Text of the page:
Where does your trash go once you’ve thrown it out? Have you ever wondered? Do you even care? Although NASA is (thankfully) discovering other inhabitable planets, you should. Each year humans generate about 230 million tons of trash — that calculates to about 5 pounds per person every day. That’s why 36-year-old Gabriel Dishaw decided to sculpt your useless rubbish into intricate creations.
“My passion for working with metal and mechanical objects has been essential in the evolution of my art. It provides me an avenue to express myself in a way that brings new life to materials such as typewriters, adding machines and old computers – technology that would normally end up in a landfill,” Dishaw said. “My mission is to create dialogue and help find creative, environmentally sound ways of repurposing e-waste.”
The Indiana based artist allowed us to pick his brain to uncover the reasons, methods and hopes behind his so-called “junk art.”
COURTNEY CREEL: How long have you been making upcycled sculptures?
GABRIEL DISHAW: Wow, how quickly time flies by. I’ve been doing this for about 19 years now.
CC: What made you decide to start creating these sculptures? Was there a defining moment in your life that spurred that decision?
GD: It all started when I was in 9th grade, and my then art teacher gave us the opportunity to choose our next project. He had about 30 different examples, and one was “Junk Art.” I did some research and made it my own. I spent the following week in my father’s garage taking stuff apart. My first piece, Mary on a Donkey, ended up winning me first place in a local art contest. This was that defining moment in my life that I had something here. It has evolved a lot since then, but I find myself looking at everyday items and re-imagining them as something different. A single piece of discarded material can influence an entire sculpture.
CC: What made you choose to use recycled parts versus new materials?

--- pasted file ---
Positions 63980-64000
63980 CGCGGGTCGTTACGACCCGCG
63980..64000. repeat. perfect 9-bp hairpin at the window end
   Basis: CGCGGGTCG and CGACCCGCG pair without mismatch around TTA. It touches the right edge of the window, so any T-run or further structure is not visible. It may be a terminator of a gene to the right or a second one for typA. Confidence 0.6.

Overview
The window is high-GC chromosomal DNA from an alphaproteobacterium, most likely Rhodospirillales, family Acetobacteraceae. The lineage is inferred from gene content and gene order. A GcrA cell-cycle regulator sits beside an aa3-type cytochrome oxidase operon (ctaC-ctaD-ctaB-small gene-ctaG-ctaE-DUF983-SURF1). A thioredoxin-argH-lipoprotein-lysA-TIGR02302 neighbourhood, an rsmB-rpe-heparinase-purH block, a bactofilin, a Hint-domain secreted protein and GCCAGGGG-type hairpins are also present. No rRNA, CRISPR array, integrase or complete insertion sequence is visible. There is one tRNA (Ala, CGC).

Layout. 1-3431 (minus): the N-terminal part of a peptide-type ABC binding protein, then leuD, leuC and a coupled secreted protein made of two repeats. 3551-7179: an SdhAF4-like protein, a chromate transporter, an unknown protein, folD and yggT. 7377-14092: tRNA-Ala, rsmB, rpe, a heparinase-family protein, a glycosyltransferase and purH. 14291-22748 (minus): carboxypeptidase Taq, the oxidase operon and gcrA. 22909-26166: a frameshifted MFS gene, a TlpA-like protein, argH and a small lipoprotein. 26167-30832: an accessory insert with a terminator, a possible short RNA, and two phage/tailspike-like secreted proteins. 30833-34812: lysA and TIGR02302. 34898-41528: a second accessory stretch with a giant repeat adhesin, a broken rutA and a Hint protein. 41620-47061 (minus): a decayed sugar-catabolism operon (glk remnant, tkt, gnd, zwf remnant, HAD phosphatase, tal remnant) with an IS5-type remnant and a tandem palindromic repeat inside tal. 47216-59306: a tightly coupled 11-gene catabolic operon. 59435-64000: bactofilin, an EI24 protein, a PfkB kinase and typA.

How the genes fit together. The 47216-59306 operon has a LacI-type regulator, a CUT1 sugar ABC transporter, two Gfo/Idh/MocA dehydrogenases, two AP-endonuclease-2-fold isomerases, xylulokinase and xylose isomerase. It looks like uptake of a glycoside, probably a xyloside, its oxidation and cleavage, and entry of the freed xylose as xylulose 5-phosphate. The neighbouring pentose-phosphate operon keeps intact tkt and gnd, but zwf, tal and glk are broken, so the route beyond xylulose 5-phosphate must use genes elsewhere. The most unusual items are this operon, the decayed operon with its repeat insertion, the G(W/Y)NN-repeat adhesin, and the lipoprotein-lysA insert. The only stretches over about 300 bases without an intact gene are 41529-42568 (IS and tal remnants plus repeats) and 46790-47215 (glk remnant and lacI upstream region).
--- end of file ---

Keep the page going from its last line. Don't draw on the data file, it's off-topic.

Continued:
GD: I believe I chose this material because It was readily available and had a low barrier of entry. It didn’t cost a lot of money, and in the end all I really needed was creativity.
CC: Have you dabbled in other arts or is sculpting your passion?
GD: Yes, I’ve always been creative and really enjoyed all types of mediums. I started drawing early on, but when I discovered sculpting, I found my real passion and haven’t really looked back.
CC: What pieces and parts do you use to form your sculptures?
GD: I use adding machines, typewriters and anything mechanical, but I use a lot of electronics, mostly because they are so readily available. Technology is advancing so quickly in this area that this stuff is replaced every few years.
CC: Where do you get these parts?
GD: I get them from all over but mostly from family/friends and my local antique and flea markets. I have even had instances where people have dropped stuff off at my doorstep knowing that I will put good use to something they don’t want to see end up in a landfill.
CC: You can only have one meal for the rest of your life: what is it?
GD: I’m a paleo eater, so my ideal meal would be beef steak (medium), sweet potatoes, carrots and a tall glass of mead.
CC: Every piece you create is very intricate and extremely detailed. Is there a typical time frame involved with completing a piece?
GD: It varies depending on the size and details, but, on average, it takes about 40 hours of studio time to create one of my Star Wars Busts. My larger scale pieces can take as long as a month.
CC: If we were to walk in your creative space while you were working, what would we see and experience?
GD: You would see hundreds of plastic bins organized on shelves along each wall. Inside of these bins, you would find vintage electronic parts from computers, adding machines, typewriters, etc. On shelves above my working space, you would find unique pieces of art and mechanical objects that inspire me and will eventually become part of a sculpture.
CC: You clearly have a passion for Star Wars, but where did your idea to create sneakers stem from?
GD: I really enjoy sneakers. In fact I have about 300+ sneakers in my collection. This is just another example of one my passions influencing my art. It was very natural. One day I was brainstorming about my next project and thought wouldn’t it be cool to take one of my favorite sneakers (Nike Dunk Low) and create it out of upcycled materials. My goal was to make it as close to the real thing, so people would actually mistake it for the real thing.
CC: If you were stranded on a deserted island, what three things would you wish you had with you?
GD: I’m going to approach this from a survival perspective since I really enjoy the outdoors: a knife, my girlfriend and something to start fire with.
CC: Are you a full-time artist or do you also carry out a “day job”?
GD: I’m not a full time artist. I probably work about 40 hours a week on my art, but don’t rely on my art income to pay my bills. My goal long term is to become financially independent and do art full time. I currently work for a large retailer in learning and development. It’s fun and different every day.
CC: What is your end goal for your art?
GD: I hope that others appreciate my art and that it inspires people to think creatively about upcycling and recycling. In the coming years and decades, we are going to be faced with these ever-growing challenges — whether we like it or not — and it will take creative solutions to solve our pollution issues.